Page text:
QS takes the pulse of hospitals before the start of parliament

QS takes the pulse of hospitals before the return to parliament

The president of the council of physicians at the Lachine hospital, Paul Saba, with solidarity deputy Vincent Marissal.

MP Vincent Marissal was at the Lachine hospital on Thursday to “reconnect with the field”. The one who wears the hat of spokesperson for Quebec solidaire in terms of health has started a tour of the province to meet the staff on the front line. The information reported will serve as a basis for the party's work in the National Assembly.

“The health record in Quebec is a shame,” says Dr. Paul Normand, specializing in internal medicine. The latter studied medicine in the United States before returning to La Belle Province to practice his profession.

I believed in public health care – that’s why I came back – but it is expensive. For someone like Legault, it's wasted money because there's no return [on investment].

Dr. Paul Normand, physician specializing in internal medicine in Lachine

Dr. Normand particularly regrets not having access to all of a patient’s medical data – his x-rays performed in a private clinic, for example – simply by their health insurance number. This is what the Coalition avenir Québec (CAQ) proposed in the campaign with the Votre Santé application.. “The CAQ has an objective but not necessarily the means,” criticizes Vincent Marissal, however.

The main problem lies in the privatization of the system, which the parliamentarian from Québec solidaire opposes. “In health, the only announcement [caquiste] in Montreal: Christian Dubé [Minister of Health and Social Services] came to Anjou to announce two private hospitals. It's runny. He could have announced the reconstruction of the Maisonneuve-Rosemont hospital.”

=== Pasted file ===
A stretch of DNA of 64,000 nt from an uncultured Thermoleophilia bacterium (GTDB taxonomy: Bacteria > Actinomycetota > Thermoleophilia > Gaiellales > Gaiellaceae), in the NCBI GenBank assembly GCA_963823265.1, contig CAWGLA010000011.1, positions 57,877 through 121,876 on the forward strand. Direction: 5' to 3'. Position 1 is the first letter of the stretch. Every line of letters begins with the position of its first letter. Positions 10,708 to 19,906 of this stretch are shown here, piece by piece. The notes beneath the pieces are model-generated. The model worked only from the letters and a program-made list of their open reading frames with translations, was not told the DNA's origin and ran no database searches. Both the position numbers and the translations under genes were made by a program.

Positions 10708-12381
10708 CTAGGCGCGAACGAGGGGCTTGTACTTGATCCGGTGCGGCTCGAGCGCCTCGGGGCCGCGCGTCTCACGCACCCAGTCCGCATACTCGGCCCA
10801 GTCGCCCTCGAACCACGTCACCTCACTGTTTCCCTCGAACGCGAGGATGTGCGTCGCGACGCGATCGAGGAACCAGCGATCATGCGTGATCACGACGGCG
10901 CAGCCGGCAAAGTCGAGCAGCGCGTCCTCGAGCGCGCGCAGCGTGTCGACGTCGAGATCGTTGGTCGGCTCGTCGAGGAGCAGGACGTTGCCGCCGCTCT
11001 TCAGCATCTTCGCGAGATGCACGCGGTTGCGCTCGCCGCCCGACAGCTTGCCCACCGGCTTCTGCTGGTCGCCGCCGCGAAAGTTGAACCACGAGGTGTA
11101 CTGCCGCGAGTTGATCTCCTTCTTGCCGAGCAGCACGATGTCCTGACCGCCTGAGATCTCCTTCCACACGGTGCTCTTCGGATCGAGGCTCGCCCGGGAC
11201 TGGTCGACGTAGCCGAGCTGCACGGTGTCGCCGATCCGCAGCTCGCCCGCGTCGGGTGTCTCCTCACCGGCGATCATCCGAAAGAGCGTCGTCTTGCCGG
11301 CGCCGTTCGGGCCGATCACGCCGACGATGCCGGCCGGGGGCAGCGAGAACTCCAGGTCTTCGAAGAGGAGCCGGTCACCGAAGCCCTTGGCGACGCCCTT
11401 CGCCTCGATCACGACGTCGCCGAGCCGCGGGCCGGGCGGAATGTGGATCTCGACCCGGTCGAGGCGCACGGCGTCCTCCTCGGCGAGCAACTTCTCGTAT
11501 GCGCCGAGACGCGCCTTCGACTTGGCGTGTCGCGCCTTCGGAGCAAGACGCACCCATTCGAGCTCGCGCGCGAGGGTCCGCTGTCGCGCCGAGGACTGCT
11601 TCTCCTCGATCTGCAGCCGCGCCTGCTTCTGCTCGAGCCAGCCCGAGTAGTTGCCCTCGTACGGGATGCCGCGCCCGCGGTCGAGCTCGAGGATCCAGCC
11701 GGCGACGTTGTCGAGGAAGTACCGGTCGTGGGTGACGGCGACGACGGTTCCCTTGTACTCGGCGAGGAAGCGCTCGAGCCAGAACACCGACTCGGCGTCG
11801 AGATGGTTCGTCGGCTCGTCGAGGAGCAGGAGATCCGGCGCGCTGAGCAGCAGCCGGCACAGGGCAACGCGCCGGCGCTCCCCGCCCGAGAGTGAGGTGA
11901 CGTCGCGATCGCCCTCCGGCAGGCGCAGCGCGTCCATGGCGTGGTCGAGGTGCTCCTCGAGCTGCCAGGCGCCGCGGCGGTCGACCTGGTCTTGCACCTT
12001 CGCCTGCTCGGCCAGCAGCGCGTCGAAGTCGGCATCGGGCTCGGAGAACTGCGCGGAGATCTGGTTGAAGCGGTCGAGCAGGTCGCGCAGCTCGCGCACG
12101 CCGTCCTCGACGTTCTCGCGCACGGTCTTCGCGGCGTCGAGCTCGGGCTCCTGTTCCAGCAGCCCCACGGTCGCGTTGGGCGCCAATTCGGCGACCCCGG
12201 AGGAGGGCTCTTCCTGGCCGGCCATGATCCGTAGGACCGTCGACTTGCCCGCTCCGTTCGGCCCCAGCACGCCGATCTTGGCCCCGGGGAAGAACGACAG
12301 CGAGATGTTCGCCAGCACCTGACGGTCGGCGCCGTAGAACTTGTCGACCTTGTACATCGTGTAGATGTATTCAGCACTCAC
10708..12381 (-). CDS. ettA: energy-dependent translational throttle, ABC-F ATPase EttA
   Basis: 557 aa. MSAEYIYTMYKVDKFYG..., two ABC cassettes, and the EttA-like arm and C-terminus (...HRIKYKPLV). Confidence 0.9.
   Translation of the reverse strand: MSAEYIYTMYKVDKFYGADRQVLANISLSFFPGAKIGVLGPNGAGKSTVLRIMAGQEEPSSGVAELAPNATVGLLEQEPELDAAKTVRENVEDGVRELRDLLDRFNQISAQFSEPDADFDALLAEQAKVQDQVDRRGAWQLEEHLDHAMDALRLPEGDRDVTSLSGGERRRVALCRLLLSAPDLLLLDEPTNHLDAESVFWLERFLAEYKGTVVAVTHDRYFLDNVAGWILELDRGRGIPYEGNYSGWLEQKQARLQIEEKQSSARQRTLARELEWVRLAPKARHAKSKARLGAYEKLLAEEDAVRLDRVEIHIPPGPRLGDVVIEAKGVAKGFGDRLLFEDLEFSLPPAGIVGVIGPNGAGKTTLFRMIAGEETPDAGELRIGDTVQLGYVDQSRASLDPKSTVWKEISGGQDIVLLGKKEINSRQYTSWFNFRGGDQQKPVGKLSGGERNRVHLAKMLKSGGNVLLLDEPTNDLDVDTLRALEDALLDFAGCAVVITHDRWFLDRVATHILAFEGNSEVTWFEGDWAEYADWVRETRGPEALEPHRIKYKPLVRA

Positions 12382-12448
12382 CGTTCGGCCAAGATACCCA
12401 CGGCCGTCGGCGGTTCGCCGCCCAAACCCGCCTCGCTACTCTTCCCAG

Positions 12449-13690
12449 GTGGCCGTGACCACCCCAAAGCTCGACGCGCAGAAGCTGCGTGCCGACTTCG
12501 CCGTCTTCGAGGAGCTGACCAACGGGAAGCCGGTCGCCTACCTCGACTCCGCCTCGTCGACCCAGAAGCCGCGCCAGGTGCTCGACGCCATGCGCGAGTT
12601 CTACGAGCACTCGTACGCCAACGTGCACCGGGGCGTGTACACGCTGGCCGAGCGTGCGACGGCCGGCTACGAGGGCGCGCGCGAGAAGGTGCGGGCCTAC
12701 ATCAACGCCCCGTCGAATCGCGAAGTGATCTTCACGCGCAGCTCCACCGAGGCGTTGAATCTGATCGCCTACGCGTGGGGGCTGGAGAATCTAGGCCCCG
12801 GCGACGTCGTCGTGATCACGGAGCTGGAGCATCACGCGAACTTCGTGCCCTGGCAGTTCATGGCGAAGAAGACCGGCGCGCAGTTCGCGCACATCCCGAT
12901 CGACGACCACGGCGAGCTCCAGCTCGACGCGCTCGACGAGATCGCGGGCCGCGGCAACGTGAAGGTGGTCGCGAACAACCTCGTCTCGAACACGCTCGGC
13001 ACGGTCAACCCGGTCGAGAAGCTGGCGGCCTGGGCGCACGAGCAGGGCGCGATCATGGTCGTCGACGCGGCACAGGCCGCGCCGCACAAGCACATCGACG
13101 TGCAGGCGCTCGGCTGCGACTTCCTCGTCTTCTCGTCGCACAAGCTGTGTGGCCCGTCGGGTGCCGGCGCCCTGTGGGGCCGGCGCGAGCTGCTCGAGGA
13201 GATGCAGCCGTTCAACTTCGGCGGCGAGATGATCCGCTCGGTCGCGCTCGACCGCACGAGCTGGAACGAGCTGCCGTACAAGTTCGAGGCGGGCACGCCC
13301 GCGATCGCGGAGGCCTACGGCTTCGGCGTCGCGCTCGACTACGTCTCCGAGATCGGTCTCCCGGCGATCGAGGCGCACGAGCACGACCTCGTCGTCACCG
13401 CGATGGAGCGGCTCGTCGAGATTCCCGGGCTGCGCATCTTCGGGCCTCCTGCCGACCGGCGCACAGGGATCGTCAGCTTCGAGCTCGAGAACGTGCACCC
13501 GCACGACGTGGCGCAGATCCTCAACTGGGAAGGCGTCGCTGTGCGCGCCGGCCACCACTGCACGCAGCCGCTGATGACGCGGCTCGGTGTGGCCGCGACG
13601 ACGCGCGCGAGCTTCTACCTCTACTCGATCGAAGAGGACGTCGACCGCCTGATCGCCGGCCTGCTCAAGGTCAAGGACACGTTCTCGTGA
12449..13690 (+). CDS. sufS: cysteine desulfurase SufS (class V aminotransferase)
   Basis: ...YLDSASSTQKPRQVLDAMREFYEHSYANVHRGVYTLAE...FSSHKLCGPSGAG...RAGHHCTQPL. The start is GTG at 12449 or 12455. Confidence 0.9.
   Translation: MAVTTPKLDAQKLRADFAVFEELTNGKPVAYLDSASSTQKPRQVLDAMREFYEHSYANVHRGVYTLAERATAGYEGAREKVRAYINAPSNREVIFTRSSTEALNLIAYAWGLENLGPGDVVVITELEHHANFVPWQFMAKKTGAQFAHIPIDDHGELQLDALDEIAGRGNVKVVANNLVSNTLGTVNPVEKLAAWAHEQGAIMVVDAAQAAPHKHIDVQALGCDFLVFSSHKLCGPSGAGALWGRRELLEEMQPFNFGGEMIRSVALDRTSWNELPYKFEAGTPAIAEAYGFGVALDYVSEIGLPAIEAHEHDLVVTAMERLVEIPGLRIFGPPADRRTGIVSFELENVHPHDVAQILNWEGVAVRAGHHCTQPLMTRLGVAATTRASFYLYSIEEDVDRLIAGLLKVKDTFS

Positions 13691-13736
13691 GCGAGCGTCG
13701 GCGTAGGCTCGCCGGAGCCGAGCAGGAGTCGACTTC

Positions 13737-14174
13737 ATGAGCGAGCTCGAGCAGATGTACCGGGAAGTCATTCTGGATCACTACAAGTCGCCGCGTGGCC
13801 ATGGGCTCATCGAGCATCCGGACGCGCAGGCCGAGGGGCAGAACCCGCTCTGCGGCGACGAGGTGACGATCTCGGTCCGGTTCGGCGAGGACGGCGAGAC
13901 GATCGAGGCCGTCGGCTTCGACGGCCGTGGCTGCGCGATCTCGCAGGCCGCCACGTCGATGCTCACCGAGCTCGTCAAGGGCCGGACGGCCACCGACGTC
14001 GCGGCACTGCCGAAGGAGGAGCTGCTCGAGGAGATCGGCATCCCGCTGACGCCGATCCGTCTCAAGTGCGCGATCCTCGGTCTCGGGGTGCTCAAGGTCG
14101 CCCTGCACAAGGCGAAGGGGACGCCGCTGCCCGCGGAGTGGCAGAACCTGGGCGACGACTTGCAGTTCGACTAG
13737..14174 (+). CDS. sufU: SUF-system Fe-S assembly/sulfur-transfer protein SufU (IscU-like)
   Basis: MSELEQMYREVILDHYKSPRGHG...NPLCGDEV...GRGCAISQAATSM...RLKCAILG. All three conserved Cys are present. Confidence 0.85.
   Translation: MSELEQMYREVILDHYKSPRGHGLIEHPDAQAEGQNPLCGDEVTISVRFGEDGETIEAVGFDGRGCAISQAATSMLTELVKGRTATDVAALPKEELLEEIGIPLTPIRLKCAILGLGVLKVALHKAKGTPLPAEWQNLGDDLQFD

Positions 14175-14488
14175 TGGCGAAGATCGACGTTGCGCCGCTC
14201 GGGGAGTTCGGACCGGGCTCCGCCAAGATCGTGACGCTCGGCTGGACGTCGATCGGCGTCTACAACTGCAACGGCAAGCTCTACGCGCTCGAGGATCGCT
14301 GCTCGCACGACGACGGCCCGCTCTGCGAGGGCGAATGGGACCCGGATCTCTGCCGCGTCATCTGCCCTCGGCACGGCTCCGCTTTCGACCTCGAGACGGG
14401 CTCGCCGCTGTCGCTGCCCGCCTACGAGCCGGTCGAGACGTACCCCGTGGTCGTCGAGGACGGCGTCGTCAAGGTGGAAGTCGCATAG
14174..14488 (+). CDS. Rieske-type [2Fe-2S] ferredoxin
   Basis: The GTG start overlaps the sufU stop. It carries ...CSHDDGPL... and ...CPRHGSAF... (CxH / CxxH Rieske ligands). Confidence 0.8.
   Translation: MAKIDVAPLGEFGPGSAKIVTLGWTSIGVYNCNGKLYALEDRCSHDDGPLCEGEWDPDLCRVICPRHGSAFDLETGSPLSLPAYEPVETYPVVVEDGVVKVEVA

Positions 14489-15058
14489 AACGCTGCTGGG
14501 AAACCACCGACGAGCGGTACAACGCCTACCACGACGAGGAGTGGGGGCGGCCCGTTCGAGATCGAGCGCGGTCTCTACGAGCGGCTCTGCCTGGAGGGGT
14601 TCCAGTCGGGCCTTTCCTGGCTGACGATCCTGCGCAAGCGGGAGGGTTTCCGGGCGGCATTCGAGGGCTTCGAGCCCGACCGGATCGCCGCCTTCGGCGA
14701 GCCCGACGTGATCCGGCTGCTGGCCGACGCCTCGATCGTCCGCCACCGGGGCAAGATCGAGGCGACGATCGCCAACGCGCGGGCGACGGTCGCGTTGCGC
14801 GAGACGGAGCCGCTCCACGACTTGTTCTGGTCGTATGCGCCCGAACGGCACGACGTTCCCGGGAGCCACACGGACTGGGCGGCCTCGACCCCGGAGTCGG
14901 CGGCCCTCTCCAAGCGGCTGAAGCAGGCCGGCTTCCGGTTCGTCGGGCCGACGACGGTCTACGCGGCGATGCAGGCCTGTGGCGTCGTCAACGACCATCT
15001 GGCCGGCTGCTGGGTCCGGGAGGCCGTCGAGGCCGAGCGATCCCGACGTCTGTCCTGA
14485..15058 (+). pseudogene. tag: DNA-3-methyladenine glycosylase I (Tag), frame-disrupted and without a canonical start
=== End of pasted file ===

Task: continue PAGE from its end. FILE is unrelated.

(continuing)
Put an end to employment agencies

The health sector is facing a shortage of labour, particularly marked among nurses. Across the entire healthcare network, there would be 8,000 fewer employees in October 2022 than in September 2021, according to figures revealed by La Presse.

“When people leave, it’s hard to get them back [into the audience]. We must provide winning conditions,” said Dr. Paul Saba, president of the board of physicians at Lachine Hospital. He believes that the government must be “competitive”, with good salaries, bonuses and flexible hours, in order to prevent the flight of professionals to employment agencies.

The agencies are there to make money because they know the government is in trouble. The agency tries with prohibitive rates on schedules it chooses. They were a temporary solution, a necessary evil, and they became masters of the game. We created a monster.

Vincent Marissal, MNA for Québec solidaire and spokesperson for the health file

< p>The member for Québec solidaire proposes setting the end of the use of placement agencies at three years. It is thus necessary to give them “much less advantageous conditions” while improving the working conditions of the public sector. For this, the priority is the end of mandatory overtime (TSO).

“The government needs to be flexible with working conditions while providing benefits to health care workers who work, even part-time,” insists Dr. Saba. For the next four years, the deputy Marissal wants to fight against the “galloping privatization” wanted by the CAQ, inspired, he judges, by the Barrette reform. “Dubé is just more skilful, it’s privatization with a smile,” he blurts out.

Suggestions for the long term

Just like Prime Minister François Legault, Dr. Paul Saba would like the federal government to increase its health financial contribution to the provinces from 22% to 35% “immediately”.

Above all, it identifies other factors that can solve the problems facing the public health system. According to him, placements in schools for nurses and respiratory therapists should be increased.

Recall that the pass rate for the professional exam of the Ordre des nurses du Québec (OIIQ) was 51% in September 2022. have not been able to pass theirs, with intensive preparation for the next few weeks. We have to help them get to work quickly,” he thunders.

To reduce wait times for a family doctor, Dr. Saba suggests “increasing medical school enrollment” by at least 400 more places per year.

>In addition, as for the crisis committee set up by Christian Dubé to monitor the situation in emergencies in Greater Montreal, the doctor would like “half of the people” to be health professionals. “The solutions will come from the people on the ground, not from the administrators who are often disconnected” from it.

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